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GINA
At-A-Glance Asthma
Management Reference

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Revised 2009

GINA 2009 source documents are at www.ginasthma.org.


2010 Medical Communications Resources, Inc.

DIAGNOSING ASTHMA
Asthma can often be diagnosed on the basis of a patients symptoms and
medical history (e.g., see below).

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Has the patient had an attack or recurrent attacks of wheezing?


Does the patient have a troublesome cough at night?
Does the patient wheeze or cough after exercise?
Does the patient experience wheezeing, chest tightness, or cough after exposure
to airborne allergens or pollutants?
Do the patient's colds go to the chest or take more than 10 days to clear up?
Are symptoms improved by appropriate asthma treatment?

Questions to Consider in the Diagnosis of Asthma

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Measurements of lung function provide an assessment of the severity,


reversibility, and variability of airflow limitation, and help confirm the
diagnosis of asthma.

Spirometry is the preferred method of measuring airflow limitation and its


reversibility to establish a diagnosis of asthma.

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An increase in FEV1 of 12% and 200 ml after administration of a


bronchodilator indicates reversible airflow limitation consistent with
asthma. (However, most asthma patients will not exhibit reversibility at
each assessment, and repeated testing is advised.)

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Peak expiratory flow (PEF) measurements can be an important aid in both


diagnosis and monitoring of asthma.

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PEF measurements are ideally compared to the patients own previous


best measurements using his/her own peak flow meter.
An improvement of 60 L/min (or 20% of the pre-bronchodilator PEF)
after inhalation of a bronchodilator, or diurnal variation in PEF of more
than 20% (with twice-daily readings, more than 10%), suggests a
diagnosis of asthma.

Additional diagnostic tests:


For patients with symptoms consistent with asthma, but normal lung
function, measurements of airway responsiveness to methacholine,
histamine, direct airway challenges such as inhaled mannitol, or exercise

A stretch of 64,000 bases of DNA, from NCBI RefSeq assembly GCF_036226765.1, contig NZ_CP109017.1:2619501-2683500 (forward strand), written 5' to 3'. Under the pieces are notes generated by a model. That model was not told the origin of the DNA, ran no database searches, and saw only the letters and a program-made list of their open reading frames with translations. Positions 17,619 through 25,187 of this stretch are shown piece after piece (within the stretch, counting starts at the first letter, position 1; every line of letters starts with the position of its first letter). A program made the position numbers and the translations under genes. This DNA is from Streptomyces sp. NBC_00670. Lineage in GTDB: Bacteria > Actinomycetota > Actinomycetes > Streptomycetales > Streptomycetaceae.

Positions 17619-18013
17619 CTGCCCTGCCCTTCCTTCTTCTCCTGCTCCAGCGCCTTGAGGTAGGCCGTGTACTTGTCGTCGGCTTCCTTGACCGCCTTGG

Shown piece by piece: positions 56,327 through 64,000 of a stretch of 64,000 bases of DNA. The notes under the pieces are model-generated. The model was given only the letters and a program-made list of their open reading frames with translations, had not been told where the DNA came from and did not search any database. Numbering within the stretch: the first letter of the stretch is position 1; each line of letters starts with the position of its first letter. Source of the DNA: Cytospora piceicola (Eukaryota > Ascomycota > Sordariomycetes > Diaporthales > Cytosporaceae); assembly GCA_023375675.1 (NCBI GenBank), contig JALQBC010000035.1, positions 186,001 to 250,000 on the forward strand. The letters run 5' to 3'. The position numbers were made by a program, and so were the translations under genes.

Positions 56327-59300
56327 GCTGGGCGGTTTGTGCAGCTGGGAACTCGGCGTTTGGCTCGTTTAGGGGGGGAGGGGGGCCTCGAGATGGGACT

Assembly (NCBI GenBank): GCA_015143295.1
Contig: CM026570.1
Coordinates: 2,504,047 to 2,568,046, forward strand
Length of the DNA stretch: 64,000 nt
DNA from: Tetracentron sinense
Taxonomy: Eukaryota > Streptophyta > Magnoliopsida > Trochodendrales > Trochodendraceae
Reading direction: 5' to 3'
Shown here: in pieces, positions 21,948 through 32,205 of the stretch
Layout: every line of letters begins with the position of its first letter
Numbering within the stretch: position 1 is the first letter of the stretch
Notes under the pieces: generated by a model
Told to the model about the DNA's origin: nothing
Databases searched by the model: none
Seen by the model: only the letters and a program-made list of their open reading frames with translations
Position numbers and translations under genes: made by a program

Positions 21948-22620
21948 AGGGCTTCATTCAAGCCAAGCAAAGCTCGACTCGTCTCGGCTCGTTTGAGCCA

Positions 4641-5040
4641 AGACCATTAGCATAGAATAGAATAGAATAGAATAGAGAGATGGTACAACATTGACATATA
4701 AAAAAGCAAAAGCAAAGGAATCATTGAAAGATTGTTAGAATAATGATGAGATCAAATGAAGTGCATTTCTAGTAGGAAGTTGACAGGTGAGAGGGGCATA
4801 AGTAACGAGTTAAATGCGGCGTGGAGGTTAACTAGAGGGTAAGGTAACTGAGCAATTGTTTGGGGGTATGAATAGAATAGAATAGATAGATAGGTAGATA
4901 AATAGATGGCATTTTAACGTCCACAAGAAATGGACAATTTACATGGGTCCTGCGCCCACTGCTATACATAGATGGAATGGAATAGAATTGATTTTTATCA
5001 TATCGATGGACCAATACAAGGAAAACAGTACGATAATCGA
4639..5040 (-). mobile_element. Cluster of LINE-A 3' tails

challenge may help establish a diagnosis of asthma.
Skin tests with allergens or measurement of specific IgE in serum:
The presence of allergies increases the probability of a diagnosis of
asthma, and can help to identify risk factors that cause asthma symptoms
in individual patients.

ASTHMA CONTROL

The goal of asthma care is to achieve and maintain control of the


clinical manifestations of the disease for prolonged periods. When
asthma is controlled, patients can prevent most attacks, avoid
troublesome symptoms day and night, and keep physically active.

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Levels of Asthma Control


Partly Controlled

Controlled

(Any m easure present in any w eek )

None (twice or less/week)

More than twice/week

None

Any

Nocturnal symptoms/
awakening

None

Need for reliever/


rescue treatment

None (twice or less/week)

More than twice/week

Lung function
(PEF or FEV1)

Normal

< 80% predicted or


personal best (if known)

Daytime symptoms
Limitations of activities

(Al l of th e f ol low in g)

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Characteristic

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The assessment of asthma control should include control of the clinical


manifestations and control of the expected future risk to the patient such
as exacerbations, accelerated decline in lung function, and side-effects
of treatment. In general, the achievement of good clinical control of
asthma leads to reduced risk of exacerbations.

Th r e e o r m or e
fea t u r es of
pa r t ly con t r olle d
as t h m a pr e s en t
in a n y w eek *

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Any

Uncontrolled

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B. Assessment of Future Risk (risk of exacerbations, instability, rapid decline in lung function, side-effects)